South Korean President Moon Jae-in was in the North this week for another “historic” summit that has produced sound and fury, pageantry, great photos, and grand pronouncements – but little real progress.
The State Department on Tuesday departed from the “complete, verifiable, and irreversible denuclearization” language, speaking instead of “the final, fully-verified denuclearization of the DPRK.” The difference is subtle, and yet striking.
As much as we’d like it to be true, Mark Twain never said, “It ain’t what you don’t know that gets you into trouble. It’s what you know for sure that just ain’t so.” Similarly, Isaac Asimov may or may not have said, “People who think they know everything are a great annoyance to those […]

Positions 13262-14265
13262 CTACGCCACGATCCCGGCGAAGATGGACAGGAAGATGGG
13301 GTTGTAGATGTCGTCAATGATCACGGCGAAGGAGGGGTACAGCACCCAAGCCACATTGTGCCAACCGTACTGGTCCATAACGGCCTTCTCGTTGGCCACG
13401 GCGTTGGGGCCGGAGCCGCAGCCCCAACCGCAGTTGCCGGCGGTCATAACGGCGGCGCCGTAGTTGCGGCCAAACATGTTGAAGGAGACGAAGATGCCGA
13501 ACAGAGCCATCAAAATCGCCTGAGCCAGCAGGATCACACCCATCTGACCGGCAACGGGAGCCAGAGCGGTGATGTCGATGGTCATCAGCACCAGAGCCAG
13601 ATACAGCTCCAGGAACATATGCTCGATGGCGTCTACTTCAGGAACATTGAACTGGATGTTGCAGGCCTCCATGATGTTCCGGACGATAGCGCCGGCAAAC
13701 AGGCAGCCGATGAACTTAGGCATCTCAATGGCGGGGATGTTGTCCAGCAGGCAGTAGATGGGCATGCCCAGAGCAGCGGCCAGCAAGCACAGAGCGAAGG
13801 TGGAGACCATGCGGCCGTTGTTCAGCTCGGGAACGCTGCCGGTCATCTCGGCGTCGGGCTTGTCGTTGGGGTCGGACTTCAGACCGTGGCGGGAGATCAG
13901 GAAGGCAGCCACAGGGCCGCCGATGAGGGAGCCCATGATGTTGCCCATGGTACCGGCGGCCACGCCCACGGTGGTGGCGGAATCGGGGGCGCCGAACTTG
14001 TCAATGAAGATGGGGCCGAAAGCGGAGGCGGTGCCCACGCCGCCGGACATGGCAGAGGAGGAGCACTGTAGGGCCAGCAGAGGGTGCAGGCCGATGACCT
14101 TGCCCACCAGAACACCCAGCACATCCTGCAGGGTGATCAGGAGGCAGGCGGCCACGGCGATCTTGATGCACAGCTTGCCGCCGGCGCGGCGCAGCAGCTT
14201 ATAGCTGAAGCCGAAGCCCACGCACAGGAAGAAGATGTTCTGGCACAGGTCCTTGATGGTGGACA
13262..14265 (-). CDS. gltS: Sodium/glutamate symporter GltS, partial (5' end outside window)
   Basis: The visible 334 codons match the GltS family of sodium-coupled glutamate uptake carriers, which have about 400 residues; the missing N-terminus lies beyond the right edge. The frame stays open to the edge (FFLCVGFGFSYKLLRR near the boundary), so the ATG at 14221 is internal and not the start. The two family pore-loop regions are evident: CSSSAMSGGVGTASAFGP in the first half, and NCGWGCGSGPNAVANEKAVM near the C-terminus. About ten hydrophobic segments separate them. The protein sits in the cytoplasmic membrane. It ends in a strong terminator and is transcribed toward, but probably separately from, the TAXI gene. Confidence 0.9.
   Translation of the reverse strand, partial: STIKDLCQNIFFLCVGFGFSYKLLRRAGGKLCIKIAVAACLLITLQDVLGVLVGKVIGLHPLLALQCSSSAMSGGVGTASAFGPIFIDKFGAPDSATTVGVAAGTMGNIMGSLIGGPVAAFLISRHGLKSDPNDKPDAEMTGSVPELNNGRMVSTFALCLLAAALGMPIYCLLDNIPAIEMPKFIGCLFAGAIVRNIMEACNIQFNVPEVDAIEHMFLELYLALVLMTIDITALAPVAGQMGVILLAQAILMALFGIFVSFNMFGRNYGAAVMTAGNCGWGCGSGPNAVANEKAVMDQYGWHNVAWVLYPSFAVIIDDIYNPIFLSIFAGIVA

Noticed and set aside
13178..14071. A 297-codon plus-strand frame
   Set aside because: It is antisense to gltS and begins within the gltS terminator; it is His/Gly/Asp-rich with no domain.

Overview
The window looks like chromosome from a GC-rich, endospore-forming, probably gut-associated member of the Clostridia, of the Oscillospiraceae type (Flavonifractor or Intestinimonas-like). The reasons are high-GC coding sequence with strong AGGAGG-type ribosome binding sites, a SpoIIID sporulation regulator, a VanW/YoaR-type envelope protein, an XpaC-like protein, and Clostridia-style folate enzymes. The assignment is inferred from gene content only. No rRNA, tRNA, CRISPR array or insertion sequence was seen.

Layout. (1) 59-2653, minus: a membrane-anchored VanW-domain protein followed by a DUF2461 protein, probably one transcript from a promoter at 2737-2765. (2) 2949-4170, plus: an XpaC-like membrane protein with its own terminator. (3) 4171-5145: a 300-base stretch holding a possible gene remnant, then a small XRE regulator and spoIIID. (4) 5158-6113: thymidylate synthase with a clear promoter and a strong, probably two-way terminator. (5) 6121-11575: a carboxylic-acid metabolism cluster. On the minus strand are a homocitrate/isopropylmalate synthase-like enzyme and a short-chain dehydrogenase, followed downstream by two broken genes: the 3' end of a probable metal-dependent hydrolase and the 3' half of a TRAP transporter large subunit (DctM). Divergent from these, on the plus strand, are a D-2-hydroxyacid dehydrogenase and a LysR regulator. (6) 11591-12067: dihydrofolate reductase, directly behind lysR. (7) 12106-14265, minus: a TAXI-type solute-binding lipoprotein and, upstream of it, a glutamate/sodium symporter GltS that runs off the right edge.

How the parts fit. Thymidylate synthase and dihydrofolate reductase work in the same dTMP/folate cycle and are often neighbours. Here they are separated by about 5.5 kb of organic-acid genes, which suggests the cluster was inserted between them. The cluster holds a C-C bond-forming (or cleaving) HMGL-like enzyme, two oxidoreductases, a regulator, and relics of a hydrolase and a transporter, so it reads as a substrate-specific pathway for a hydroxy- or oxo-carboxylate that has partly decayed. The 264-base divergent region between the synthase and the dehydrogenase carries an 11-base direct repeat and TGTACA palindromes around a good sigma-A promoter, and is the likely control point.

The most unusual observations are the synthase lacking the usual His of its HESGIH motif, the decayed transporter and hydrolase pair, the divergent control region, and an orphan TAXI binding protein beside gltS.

“The true test of a statesman, then, is his ability to recognize the real relationship of forces and to make this knowledge serve his ends.” In his dealings with the Democratic People’s Republic of Korea, Trump is practicing genuine realpolitik.
Needless to say, “holding onto our ankles” and “the past worked as fetters on our limbs” carry starkly different connotations. I will be interested to see how other Korean speakers translate Kim’s words
The historic meeting Friday between Republic of Korea President Moon Jae-in and Democratic People’s Republic of Korea Chairman Kim Jong-un continues to confound and perplex the world’s security analysts.